People of Andhra Pradesh will be deciding their own fate vis-à-vis the new state when they vote to elect 25 members of Lok Sabha and 175 of the Assembly tomorrow.
Over 3.67 crore voters get to exercise their franchise to choose their representatives from among 333 candidates in fray for Lok Sabha and 2241 for Assembly.
The elections are critical for the state, which gets formally truncated on June 2, as much as for the main political parties that are engaged in a no-holds-barred fight to clinch power with the promise of re-writing the fortunes of everyone.
The stakes are very high as these elections are a do-or-die battle for Telugu Desam Party and possibly a now-or-never chance for Yuvajana Sramika Rythu Congress (YSRC).
That the Congress, which ruled the state since 2004, is not even being counted as a contender in the elections is probably the biggest irony.
Though a new political player has emerged in the form of Jai Samaikyaandhra Party, it could end up only as an "also ran" with no relevance whatsoever.
Having been relegated to the opposition for ten years, after being in power for a nine-and-a-half-year period preceding that, the TDP is now surely battling for its political existence.
Having been set up with the sole objective of seizing power, the YSRC ostensibly cannot afford to miss the occasion now. The strong anti-corruption sentiment among people is coming to haunt the YSRC as its chief Y S Jaganmohan Reddy and many of its leaders are facing massive charges of corruption.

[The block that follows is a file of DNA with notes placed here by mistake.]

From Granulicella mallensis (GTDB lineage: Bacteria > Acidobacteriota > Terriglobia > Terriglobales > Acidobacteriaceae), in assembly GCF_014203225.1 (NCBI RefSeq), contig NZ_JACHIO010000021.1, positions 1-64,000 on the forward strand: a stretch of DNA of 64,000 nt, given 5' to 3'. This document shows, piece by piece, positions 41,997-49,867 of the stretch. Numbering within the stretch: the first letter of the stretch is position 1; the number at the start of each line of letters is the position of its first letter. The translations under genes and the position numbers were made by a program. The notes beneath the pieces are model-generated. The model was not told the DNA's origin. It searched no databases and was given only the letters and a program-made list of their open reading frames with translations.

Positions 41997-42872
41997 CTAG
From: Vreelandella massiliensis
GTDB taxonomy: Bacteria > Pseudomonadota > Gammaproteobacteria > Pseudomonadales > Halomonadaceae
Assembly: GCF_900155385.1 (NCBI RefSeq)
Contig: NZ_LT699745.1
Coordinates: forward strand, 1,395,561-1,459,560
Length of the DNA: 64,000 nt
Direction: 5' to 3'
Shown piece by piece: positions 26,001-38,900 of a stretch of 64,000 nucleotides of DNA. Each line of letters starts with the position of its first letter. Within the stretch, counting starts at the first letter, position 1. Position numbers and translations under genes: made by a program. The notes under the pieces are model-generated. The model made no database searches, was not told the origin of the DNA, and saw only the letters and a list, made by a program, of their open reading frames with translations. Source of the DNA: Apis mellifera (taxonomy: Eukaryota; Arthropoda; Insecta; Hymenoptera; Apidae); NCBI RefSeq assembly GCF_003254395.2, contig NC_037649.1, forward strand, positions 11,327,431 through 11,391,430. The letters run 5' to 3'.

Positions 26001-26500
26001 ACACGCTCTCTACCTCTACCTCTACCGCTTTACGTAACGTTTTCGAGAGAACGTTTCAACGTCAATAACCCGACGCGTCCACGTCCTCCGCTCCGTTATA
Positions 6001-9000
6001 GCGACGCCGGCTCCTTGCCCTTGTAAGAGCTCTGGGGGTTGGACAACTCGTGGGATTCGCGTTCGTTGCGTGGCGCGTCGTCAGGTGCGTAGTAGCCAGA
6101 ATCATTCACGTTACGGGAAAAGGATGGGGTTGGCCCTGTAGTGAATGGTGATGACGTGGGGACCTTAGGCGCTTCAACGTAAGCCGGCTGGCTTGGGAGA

Post-bifurcation, TDP president N Chandrababu Naidu is being looked upon as the only leader who could "undo the injustice" and ensure rapid development of the residual state, given his experience as the Chief Minister earlier.
A lot of water has flown in the state politics in the last couple of years, more so in the last nine months, where the YSRC has lost much of its steam.
The TDP, on the other hand, saw a revival in its fortunes particularly in the last one year and its realignment with the Bharatiya Janata Party only brightened its prospects, at the cost of the YSRC.
The TDP is confident that the "Modi wave" will work to its advantage even in the Assembly election.
The "anti-corruption" mood prevalent among the public in the last couple of years has obviously dampened, if not completely damaged, Jagan and his YSRC's prospects.
Jagan's loss was TDP's gain as it emerged as the only viable alternative to the Congress. However, Elections-2014 will be "forgettable" for the Congress as it is hit strongly not only by anti-incumbency but also by the state's bifurcation.
The Congress became the chief villain in the bifurcation saga and consequently stood on the verge of extinction in Seemaandhra.
Caste always played a notable role in electoral politics in AP but the perceived "polarization" actually did not happen.
The YSRC, which was supposed to be the biggest gainer of the caste matrix, might suffer a dent as certain caste and religious groups moved away from it.
The TDP is banking mainly on the backward classes, apart from its traditional support groups (Kamma) besides the Kapus.
By joining hands with the BJP, the TDP may have to forgo the Muslim votes but it is not so perturbed as it feels many other factors, including the "Modi wave", will otherwise help it.